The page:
November 30, 2010, 7:43 pm
Filed under: brave new world, the sweet life | Tags: , , , ,

Heroes, for the most part, are made by the yearnings of ordinary people.  If we’re not careful, and we yearn too much for the qualities we imbue in the heroes we prop up, we can become dangerous to ourselves:  delusional, ineffectual, uncritical, zombified.

There is a too big element in American society that holds these untruths sacred:  American exceptionalism, its inherent goodness, its guaranteed success.  Very hubristic, don’t you think?  And we all know what hubris leads to.  Yet these are the very heroic qualities which we continue to yearn for, dream up, codify, bundle, mount high, enshrine, and most damnably, believe in.

Why do we do it?  A crisis of leadership?  An addiction to happiness-at-all-cost?

Socrates sat in the market in Athens, ugly and insightful and alone, and devised dialogues that challenged the hypocrisies inherent in Athenian society.  He pricked peoples’ inflated hopes.  He pissed people off.  He was an anti hero because he was interested in the truth.  Enough of that, they eventually said and killed him.  That’ll shut him up, they thought, but it had all been written down and we can still read it today.

This kind of critical thinking doesn’t play well in an amnesiac culture like ours, prone to propping up a continuous parade of hero idols.  And yet, now that history has healed all wounds – or something like that – we accept Socrates as being important to the health of Athenian society and, vicariously, of our own.  Maybe that’s an answer that gets us somewhere:  we need new philosophers who aren’t afraid to take on the special orthodoxies of our time.  They are out there if you can see past all of the other noise.  And with enough traction their new ideas can challenge and perhaps even help to change our hero fetish.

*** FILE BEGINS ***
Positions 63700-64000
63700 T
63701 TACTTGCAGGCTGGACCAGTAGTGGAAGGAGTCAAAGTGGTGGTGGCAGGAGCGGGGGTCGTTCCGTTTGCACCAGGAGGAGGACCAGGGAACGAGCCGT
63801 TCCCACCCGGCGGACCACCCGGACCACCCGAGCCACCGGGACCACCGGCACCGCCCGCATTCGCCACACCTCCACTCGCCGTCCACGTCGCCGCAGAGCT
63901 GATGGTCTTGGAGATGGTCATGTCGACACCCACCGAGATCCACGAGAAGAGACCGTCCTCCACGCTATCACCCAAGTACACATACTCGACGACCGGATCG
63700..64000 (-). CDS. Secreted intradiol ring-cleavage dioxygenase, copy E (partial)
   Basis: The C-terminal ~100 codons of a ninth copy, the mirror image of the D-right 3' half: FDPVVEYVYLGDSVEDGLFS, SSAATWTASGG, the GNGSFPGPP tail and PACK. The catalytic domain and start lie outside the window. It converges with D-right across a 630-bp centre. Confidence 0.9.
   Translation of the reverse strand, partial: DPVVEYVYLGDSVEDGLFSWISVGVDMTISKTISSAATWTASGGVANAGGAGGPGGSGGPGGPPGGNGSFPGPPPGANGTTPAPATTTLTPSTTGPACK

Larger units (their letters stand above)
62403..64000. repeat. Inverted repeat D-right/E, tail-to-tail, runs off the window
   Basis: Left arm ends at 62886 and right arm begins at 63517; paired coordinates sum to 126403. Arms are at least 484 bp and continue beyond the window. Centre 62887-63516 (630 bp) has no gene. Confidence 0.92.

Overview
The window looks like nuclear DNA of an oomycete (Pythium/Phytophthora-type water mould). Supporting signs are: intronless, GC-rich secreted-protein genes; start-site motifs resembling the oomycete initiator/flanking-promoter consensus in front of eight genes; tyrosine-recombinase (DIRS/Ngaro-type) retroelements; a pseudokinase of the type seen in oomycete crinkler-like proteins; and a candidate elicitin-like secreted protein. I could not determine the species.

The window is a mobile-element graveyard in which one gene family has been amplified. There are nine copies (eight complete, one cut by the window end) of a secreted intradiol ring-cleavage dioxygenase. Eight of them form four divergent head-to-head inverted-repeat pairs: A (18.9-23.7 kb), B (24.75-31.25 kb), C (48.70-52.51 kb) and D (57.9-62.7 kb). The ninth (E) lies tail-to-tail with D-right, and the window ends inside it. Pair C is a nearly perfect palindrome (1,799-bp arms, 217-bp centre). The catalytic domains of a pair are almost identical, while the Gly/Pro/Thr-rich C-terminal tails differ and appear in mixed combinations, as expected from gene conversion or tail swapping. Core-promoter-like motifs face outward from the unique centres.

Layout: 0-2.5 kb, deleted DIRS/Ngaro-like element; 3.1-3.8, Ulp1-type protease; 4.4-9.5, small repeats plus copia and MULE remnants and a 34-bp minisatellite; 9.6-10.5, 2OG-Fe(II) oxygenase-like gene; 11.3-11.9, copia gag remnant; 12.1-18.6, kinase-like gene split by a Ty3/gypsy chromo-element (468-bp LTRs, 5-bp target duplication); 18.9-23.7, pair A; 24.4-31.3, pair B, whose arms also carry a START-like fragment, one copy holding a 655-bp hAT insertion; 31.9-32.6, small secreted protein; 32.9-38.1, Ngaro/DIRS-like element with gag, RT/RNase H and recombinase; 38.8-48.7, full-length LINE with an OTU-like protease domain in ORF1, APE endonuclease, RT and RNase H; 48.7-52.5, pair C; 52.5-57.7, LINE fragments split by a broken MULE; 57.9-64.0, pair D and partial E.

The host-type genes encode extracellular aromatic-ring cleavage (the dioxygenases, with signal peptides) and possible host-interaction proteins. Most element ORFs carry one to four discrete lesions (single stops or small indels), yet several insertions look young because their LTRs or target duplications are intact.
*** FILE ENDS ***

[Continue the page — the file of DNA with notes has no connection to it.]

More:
Michael Brenner writes about heroes in his essay Celebrities as Heroes:

Nations deserve the heroes they get. A hero is one part the actuality of person and performance; three parts need of the observer for confirmation, reassurance, hope. Heroes are made more by the yearnings of others than by their own features and feats. Where the intensity of those needs stunts critical faculties, the powers of illusion and self-delusion grow. That holds for the object of hero worship as well — for the emotional currents flow both ways.

Heroes are enemies of truth. For they evoke powerful feelings that give distorted meanings to inchoate emotions. They provide the personified symbols of legendary dimension that inspire unjustified confidence and offer the comfort of a cult. Thoughtless loyalty follows.

Contemporary America’s craving is exceptional. /…/ The personal resources of our fabled individualism quickly run dry without the steady sustenance provided by the blind belief in our exceptional virtue, competence and claim on the future. Suspicions that we may not be destiny’s child born under a providential star erodes the optimistic self confidence that is our lifeblood.


Why is it that all segments of American society are so credulous, so literally mindless, so lacking perspective, so unready or unwilling to call the burlesque that is contemporary American politics what it is?

Michael Brenner, Celebrities as Heroes